Sunday, May 22, 2011
Saturday, May 21, 2011
Wednesday, May 18, 2011
Sports dogs work as hard as their human counterparts. They compete in different events which test a dog’s speed, endurance, strength, and intelligence. Nevertheless just like human athletes, sports dogs are susceptible to injury. The most common forms are muscular trigger points, back and neck problems, and cruciate ligament injury.
Although prevention is always better, by maintaining the dog’s health and fitness, sometimes injuries are just unavoidable. And when they do happen, the injured dog must get the most appropriate treatment. These injuries affect a dog’s mobility and may contribute to the early development of dog arthritis.
To treat muscular trigger points, physical therapy and massage will suffice. Neck and back pain can be treated with anti-inflammatory drugs or painkillers. In some cases, surgery may be needed. However, a cruciate ligament injury will require surgery. There are many procedures available to remedy the injury such as extracapsular suture, tibial plateau leveling osteotomy, or tibial tuberosity advancement. It is important that dog owners discuss all available procedures carefully with their veterinarian as there is no one superior procedure; all have their advantages and their drawbacks.
For sport dogs, pain is almost an unavoidable hazard of the job. Prescription medicine is an important aspect in the treatment of injuries and in the rehabilitation process after surgery or injury. There are many anti-inflammatory drugs and painkillers available. What is important is choosing the right drug. Efficacy must be balanced with safety. Therefore, a dog’s overall health should always be the top priority.
The following are prescription medications that are commonly used in veterinary medicine:
• NMDA antagonists or neuropathic pain medicines help reduce pain by “calming down” overactive neural pain pathways. Common NMDA antagonists include Gabapentin, Amantadine, Ketamine and Amitryptaline.
• Non-steroidal anti-inflammatory drugs or NSAIDs are drugs which inhibit the pro-inflammatory action of COX-enzymes. Nonetheless, they have side effects such blood thinning, renal failure, and gastro-intestinal damage that can be fatal for some dogs.
• Opioids provide stronger pain relief than other prescription painkillers and have very few side effects. They work by decreasing the brain’s awareness of pain. Examples of opiods are Tramadol, Morphine, Fentanyl, Buprenorphine, and Codeine. Most states and countries consider opioids as restricted substances, which make the sale and purchasing of the drug tricky.
• Cortisone is a more potent anti-inflammatory than NSAIDs. It can help to settle “acute on chronic” pain. However, it should rarely be considered as a first option since it can exacerbate bone degeneration. Also, it should not be used for more than two to three times a year.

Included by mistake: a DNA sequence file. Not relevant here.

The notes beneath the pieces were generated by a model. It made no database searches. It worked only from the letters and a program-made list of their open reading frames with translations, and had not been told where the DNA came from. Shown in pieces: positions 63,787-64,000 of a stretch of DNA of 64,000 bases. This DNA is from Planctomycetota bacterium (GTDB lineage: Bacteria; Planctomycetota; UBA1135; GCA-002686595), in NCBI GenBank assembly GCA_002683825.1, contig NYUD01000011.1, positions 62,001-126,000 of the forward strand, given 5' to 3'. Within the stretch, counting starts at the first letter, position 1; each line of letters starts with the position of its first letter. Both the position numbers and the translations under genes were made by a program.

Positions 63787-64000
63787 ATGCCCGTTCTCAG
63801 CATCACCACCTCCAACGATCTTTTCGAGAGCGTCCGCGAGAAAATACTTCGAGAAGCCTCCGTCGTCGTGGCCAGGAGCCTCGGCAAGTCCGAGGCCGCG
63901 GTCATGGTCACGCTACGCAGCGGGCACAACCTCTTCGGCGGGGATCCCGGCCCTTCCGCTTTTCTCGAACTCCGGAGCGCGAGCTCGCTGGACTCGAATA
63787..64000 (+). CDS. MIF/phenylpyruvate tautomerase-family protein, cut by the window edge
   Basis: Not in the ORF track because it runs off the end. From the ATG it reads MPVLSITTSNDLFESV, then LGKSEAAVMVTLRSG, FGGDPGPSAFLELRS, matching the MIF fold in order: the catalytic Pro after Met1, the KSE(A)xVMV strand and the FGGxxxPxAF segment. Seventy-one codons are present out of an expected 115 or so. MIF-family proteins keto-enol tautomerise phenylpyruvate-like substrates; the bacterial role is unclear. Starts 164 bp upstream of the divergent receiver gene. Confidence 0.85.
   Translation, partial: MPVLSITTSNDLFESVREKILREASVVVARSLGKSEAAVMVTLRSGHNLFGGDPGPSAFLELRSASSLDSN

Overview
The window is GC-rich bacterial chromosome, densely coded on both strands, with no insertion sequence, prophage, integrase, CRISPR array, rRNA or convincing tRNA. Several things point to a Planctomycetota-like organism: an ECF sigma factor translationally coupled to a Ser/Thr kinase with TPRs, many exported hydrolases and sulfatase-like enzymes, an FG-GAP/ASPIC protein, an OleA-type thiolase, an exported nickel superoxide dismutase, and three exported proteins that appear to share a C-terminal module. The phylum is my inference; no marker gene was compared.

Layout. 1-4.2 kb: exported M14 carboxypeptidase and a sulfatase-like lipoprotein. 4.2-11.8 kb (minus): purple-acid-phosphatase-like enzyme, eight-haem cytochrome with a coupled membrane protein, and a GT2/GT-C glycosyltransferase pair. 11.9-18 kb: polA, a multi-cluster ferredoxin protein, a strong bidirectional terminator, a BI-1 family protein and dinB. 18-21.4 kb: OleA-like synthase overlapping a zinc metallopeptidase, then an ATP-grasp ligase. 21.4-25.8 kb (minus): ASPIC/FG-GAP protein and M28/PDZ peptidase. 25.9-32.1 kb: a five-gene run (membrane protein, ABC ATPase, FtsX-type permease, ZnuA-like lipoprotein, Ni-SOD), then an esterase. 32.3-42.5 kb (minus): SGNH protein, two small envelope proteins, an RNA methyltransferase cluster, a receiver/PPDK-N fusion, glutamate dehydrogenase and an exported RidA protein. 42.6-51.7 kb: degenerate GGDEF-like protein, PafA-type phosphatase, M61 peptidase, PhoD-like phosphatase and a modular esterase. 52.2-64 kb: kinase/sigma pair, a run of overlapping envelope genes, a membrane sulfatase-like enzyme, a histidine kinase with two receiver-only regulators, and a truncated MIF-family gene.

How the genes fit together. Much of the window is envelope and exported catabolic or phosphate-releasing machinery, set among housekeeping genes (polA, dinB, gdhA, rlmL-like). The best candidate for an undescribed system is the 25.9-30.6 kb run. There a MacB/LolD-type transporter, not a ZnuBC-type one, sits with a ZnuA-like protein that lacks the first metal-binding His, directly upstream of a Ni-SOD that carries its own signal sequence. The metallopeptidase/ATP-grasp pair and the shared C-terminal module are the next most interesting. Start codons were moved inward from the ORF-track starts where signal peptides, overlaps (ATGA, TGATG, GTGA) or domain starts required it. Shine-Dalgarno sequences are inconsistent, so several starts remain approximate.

To learn more about prescription medication, you can download a free copy of my e-book, The Risks of Prescription Medicines in Dog Arthritis. Just click on the following link: http://www.facebook.com/l/
|Risks of Prescription Medicines B « Dog Arthritis Plan|
Article provided by Mr. Christopher Durin, Veterinarian and Author.
Tuesday, May 17, 2011
Last weekends beside the skills of rear cross or back switch, we also did some forward motion or momentum training. This skill is good for new dogs and also the advance dogs. Passion, Toby, and Sky all go through this forward momentum training grip.
Forward momentum skills allow your animals to focus on what is ahead and drive towards it and not so handler focus. You are unable to release the velcro dogs if their keen attention is on you and only you. This is a good problem, but you will need to teach your velcro dogs that sometime you need to focus on what's ahead and keep driving at it. In Agility, some trainers teach the ability to teach your dogs to be both handler and obstacle focus.
Happy training and always stay positive!
Sunday, May 15, 2011
Saturday, May 14, 2011
Last night, even with the heavy downpour, the weather was hot, humid and misty. And you can smell the air of the burning haze. I heard from some of friends in KL, the haze is bad and they are experiencing more hazy problem than us in Singapore.
We will need to take special attention during training this weekends. Poor air quality will affect both the health of our dogs and owners.
Have fun and stay positive!
Monday, May 9, 2011
Monday, May 2, 2011
It’s been a long time since I have time to train Jade. This afternoon training was a beautiful experience. Jade now can move into heel position on my left and on my right. She now automatically move into heel position to get her rewards on motion.
At the same time I worked Jade on Agility as well. The Pause Table was my plan. Now she can jump onto the table and adopt a sit position. Of course, my ultimate aim is to get her to take a down position on the table. Jade don’t seems to like to down position, I will have to work on her separately. Open Tunnel was next. Working with Jade to go into the tunnel on her own. Jade did it brilliantly. Now she dashes out with great intensity.
She is such a darling :0